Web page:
Mole Concept

When we mix two substances, we get one or more new substances. For example, when we mix hydrogen and oxygen and ignite the mixture, we get a new substance - water.

This can be represented in the form of a chemical equation,

2H2 (g) + O2 (g) → 2H2O (l)

In the above equation, 2 molecules (four atoms) of hydrogen react with 1 molecule (2 atoms) of oxygen and give two molecules of water. We always like to know how many atoms or molecules of a particular substance would react with atoms or molecules of another substance in a chemical reaction. The solution to this problem is to have a convenient unit. This chemical counting unit of atoms and molecules is called mole.


The word mole was, apparently introduced in about 1896 by Wilhelm Ostwald who derived the term from the Latin word ‘moles’ meaning a ‘heap’ or ‘pile’. The mole whose symbol is ‘mol’ is the SI (international system) base unit for measuring amount of substance.

A mole is the amount of substance that contains as many elementary entities (atoms, molecules, formula unit or other fundamental particles) as there are atoms in exactly 0.012 kg of carbon-12 isotope. In simple words, mole is the number of atoms in exactly 0.012 kg (12 grams) of C-12.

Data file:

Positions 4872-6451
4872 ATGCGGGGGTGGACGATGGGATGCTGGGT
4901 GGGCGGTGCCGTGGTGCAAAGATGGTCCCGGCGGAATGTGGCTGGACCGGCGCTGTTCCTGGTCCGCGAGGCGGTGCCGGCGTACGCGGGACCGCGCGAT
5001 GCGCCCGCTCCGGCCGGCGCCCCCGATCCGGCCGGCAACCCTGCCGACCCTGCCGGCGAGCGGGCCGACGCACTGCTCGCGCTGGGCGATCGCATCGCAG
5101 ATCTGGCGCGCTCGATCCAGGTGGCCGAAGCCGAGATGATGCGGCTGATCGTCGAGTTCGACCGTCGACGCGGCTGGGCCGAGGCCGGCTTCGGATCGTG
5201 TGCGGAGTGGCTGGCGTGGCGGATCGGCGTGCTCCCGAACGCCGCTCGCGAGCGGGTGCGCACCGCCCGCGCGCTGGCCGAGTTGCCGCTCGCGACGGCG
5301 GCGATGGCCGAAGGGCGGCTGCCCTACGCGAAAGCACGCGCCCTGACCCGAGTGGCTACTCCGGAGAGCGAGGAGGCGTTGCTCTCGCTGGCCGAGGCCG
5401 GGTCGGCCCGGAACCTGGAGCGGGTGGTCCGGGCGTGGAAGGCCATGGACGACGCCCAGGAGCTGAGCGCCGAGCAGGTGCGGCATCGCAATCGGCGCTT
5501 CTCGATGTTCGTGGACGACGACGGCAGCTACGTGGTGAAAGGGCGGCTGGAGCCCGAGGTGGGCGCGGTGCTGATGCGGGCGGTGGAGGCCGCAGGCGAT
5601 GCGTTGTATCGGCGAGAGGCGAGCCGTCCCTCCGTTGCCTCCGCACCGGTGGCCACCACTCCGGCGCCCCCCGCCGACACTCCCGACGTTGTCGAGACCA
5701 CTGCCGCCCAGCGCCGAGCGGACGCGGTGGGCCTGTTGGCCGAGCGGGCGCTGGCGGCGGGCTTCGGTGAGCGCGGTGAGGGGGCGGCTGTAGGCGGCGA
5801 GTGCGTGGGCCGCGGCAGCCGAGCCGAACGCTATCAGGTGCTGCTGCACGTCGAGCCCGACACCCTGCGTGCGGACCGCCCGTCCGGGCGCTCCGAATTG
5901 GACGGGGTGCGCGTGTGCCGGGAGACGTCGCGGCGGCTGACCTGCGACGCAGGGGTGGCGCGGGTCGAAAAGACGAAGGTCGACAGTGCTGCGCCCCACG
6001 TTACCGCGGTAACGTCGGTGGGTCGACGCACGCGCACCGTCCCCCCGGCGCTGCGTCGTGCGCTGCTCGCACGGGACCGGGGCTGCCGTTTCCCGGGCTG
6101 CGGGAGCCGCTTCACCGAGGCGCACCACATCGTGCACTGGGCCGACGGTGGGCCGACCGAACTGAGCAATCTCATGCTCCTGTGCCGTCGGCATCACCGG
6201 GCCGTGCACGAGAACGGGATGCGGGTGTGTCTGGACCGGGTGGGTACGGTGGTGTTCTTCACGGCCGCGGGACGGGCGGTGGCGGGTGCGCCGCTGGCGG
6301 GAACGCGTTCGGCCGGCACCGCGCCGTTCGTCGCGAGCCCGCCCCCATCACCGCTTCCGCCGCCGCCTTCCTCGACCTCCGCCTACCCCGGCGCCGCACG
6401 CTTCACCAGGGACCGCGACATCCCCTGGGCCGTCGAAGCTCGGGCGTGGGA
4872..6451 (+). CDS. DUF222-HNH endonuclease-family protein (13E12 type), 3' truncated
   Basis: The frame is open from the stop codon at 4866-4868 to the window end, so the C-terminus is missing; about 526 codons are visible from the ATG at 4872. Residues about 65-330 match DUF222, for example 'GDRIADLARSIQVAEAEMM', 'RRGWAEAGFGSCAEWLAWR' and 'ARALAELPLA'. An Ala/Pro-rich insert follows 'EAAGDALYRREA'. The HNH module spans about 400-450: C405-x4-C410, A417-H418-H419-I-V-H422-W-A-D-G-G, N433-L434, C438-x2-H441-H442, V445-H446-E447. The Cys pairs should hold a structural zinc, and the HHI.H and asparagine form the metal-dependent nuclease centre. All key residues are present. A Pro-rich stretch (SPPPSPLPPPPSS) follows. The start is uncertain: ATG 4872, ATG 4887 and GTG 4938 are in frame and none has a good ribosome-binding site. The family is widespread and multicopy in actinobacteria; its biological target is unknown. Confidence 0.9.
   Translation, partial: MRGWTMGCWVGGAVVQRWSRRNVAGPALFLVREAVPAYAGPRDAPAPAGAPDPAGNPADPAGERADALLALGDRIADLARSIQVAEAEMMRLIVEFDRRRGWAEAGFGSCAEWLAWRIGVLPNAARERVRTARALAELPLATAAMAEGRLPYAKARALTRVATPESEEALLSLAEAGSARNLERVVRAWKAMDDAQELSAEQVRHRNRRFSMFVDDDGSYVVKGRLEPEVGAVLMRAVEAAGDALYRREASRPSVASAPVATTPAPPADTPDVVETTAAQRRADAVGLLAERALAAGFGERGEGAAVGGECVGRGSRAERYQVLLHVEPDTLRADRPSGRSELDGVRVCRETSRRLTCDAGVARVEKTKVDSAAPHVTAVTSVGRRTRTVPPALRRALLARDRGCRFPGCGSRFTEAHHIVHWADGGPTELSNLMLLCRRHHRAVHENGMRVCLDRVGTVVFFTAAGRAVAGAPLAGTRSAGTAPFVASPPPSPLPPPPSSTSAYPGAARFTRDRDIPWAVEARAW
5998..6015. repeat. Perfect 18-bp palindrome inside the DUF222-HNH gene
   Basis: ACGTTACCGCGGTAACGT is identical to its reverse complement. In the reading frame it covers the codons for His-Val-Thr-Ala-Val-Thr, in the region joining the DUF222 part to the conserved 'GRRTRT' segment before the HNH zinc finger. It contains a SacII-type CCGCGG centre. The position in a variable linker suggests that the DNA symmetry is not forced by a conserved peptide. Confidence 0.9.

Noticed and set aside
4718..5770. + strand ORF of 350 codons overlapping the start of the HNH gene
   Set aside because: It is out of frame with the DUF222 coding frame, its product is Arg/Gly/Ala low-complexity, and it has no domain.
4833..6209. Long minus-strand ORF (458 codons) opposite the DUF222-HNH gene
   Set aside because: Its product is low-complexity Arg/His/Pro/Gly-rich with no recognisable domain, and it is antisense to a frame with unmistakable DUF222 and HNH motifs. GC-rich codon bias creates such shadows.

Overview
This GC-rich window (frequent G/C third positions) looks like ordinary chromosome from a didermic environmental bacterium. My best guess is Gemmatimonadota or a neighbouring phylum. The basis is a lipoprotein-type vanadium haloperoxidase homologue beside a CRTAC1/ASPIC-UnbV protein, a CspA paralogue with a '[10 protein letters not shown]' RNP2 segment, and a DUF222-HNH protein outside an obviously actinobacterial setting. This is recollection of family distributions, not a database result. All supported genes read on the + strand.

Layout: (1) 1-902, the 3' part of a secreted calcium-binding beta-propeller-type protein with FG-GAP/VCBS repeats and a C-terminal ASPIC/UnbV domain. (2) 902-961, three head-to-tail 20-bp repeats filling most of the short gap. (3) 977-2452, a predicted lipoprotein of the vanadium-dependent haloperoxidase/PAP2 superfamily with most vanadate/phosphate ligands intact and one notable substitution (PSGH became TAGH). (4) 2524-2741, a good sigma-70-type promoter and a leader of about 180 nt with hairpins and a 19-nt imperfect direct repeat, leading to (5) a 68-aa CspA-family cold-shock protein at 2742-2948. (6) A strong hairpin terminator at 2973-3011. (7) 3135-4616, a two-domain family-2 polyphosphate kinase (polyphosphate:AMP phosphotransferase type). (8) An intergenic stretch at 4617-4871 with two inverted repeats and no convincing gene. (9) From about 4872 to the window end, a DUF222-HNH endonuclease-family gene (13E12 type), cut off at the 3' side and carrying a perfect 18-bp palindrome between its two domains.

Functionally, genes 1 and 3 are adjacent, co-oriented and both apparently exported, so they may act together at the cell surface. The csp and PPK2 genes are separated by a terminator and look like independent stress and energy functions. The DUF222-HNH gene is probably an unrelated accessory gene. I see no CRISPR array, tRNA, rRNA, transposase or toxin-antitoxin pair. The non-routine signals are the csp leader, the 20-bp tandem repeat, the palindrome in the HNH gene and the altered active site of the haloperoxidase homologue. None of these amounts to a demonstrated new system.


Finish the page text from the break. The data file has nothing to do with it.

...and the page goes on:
It is experimentally found that the number of atoms contained in exactly 12 g of C-12 is 6.022×1023. This number is called Avogadro’s number.

NA = 6.02×1023 mol–1

Molar Mass

Mass of one mole of a substance is called its molar mass. A substance may be an element or a compound. Mass of one mole atoms of oxygen means mass of 6.02×1023 atoms of oxygen. It is found that one mole atoms of oxygen weighs 16.0 g.

One mole molecules of oxygen means 6.02×1023 molecules of oxygen (O2). One mole molecules of oxygen will weigh 32.0 g. Thus,

Mass of one mole atoms of oxygen = 16 g mol–1

Mass of one mole molecules of oxygen = 32 g mol–1

1. Converting Moles to Grams

Example: How many grams are there in 3.5 mol of oxygen?

Molar mass of oxygen (O2) = 32 g mol–1

Therefore, number of grams of oxygen in 3.5 mol

= 3.5 mol of oxygen × 32.0 g mol–1

= 112.0 g of oxygen

2. Converting Grams to Molecules

Example: How many number of molecules are there in 27 g of water?

Mole concept provides a relationship between number of particles and their mass. Thus it is possible to calculate the number of particles in a given mass.

Number of mole of H2O = Mass of water (H2O) / Molar mass of H2O

= 27/18 = 1.5 mol

Since 1 mol of water contains 6.02×1023 molecules.

1.5 mol of water contains = 6.02 × 1023 molecules mol–1 × 1.5 mol

= 9.03 × 1023 molecules of water